Richard Garner: A degree of honesty is needed

It may be a case of stating the obvious to say that a first-class degree from Oxford and Cambridge is always going to count for more than one from a "bog-standard" university – to plagiarise Alastair Campbell's famous phrase. Yet earlier this year, a Commons select committee, spurred on by tales of universities putting pressure on their academics to mark students more leniently to secure high league table rankings, made the case for consistent national standards across the sector.

Yesterday's report from the Higher Education Policy Institute, one of the most revered higher education think tanks, argues that not only is this "not feasible" but it is also not "desirable". The institute is certainly right to say it is not feasible. Put your hand on your heart and admit that you can never envisage a situation where an employer faced with rival applications from Oxbridge and a university at the foot of the league tables – both with first-class degree passes – would not give more weight to the Oxbridge candidate.

As the report argues: "Given the extraordinarily high previous educational attainment of students attending, say, Oxford or Cambridge, the substantially greater resources devoted to them, the greater intensity of study that they undergo, and other factors, it would in fact be a surprise if the outcome of students from those universities were no higher than those of students from other universities who have far lower prior attainment, resources devoted to them, and so on."

Quite right. So we can dispose of any suggestion that it would be feasible to introduce a common degree standard. But would it be desirable?

There has been a lot of heated debate over the past few months over whether Britain will be able to retain its world-class universities in the wake of the £1.1 billion spending cuts imposed on them in this year's Budget. One way to ensure this in the 21st century is raising funds from alternative sources to the taxpayer – and one of these areas has to be through the recruitment of international students. If they perceive our top-performing universities – Oxford, Cambridge, Imperial College London and University College London – are not retaining their rankings in world league tables, they will be less likely to come here and the universities will be in danger of losing world-class status. Remember, we are facing increased competition from a massive growth in the higher education sector in countries like India and China.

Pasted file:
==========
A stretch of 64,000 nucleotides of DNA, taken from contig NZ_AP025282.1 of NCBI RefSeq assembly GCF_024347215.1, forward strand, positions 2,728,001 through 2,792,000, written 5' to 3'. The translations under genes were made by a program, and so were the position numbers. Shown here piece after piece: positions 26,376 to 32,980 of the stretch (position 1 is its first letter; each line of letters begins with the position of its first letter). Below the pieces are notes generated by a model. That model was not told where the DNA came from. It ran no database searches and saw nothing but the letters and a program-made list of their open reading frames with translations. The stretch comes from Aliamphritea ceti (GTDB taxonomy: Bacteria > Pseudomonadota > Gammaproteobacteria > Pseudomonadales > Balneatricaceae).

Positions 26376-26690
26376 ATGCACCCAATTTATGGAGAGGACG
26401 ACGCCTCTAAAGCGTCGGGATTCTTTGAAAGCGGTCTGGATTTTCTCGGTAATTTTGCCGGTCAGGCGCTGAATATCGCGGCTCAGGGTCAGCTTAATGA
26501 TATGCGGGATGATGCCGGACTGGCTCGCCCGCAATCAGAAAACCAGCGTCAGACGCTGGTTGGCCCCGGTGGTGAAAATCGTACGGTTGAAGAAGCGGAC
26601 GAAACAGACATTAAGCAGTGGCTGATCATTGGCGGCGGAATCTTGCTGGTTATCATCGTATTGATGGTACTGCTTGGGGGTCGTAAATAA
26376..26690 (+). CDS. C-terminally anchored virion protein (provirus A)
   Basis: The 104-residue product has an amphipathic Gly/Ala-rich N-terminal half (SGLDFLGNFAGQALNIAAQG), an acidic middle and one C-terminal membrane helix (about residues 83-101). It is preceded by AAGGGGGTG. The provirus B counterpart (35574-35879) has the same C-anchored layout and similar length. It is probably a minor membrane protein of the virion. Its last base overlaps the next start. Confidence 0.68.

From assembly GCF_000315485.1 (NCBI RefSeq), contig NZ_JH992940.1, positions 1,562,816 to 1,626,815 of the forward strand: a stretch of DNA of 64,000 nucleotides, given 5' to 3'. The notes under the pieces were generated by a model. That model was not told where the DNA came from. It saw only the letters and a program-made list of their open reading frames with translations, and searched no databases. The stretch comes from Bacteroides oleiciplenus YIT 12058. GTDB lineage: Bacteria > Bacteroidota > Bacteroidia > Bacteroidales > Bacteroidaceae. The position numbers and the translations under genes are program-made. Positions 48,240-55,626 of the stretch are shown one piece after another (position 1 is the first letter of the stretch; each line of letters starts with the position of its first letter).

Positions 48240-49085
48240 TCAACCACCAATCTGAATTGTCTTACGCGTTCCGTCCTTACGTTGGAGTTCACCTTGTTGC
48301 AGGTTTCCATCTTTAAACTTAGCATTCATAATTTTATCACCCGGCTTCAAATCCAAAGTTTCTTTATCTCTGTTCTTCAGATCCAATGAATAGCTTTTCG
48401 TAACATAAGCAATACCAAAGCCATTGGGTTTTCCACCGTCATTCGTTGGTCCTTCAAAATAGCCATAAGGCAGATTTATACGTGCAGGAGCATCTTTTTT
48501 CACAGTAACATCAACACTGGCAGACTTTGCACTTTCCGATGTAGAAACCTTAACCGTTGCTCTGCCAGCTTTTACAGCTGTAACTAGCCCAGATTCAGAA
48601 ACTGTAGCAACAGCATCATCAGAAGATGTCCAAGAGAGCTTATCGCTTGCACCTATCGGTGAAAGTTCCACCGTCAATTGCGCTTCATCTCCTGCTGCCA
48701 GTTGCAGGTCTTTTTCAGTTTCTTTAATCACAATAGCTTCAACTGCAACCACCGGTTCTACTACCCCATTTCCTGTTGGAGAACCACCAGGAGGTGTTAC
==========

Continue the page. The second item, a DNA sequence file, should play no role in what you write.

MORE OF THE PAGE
That having been said, there are some points raised by the Commons inquiry into standards that the report does have to address. With the introduction of top-up fees, students have a higher expectation of their degree courses than they had previously and this does not mean making it easier for them to obtain a first-class degree. They deserve to have an assurance that their degree course conforms to robust standards and that is where the HEPI report's recommendation that there should be minimum standards for all courses at universities across the country comes in.

This will be easier to say than achieve. Universities are proud of their autonomy and will oppose attempts to impose a minimum curriculum on them. That said, it should not be beyond the wit and wisdom of academics to devise an external system of assessment which can rate courses in different subject areas according to whether they meet a minimum criteria. The proof of the pudding will be in the eating.

The reform of the degree classification system is not a good pointer to success in this field. Everyone agrees that the current classification system – devised when only a tiny proportion of the number who attend higher education now graduated from our universities – is not fit for purpose. Yet universities are moving at a snail's pace to reform it. This should be the area all those involved in providing higher education should be concentrating on – not on wringing hands over whether it is possible to have common degree standards between highly selective universities and the rest.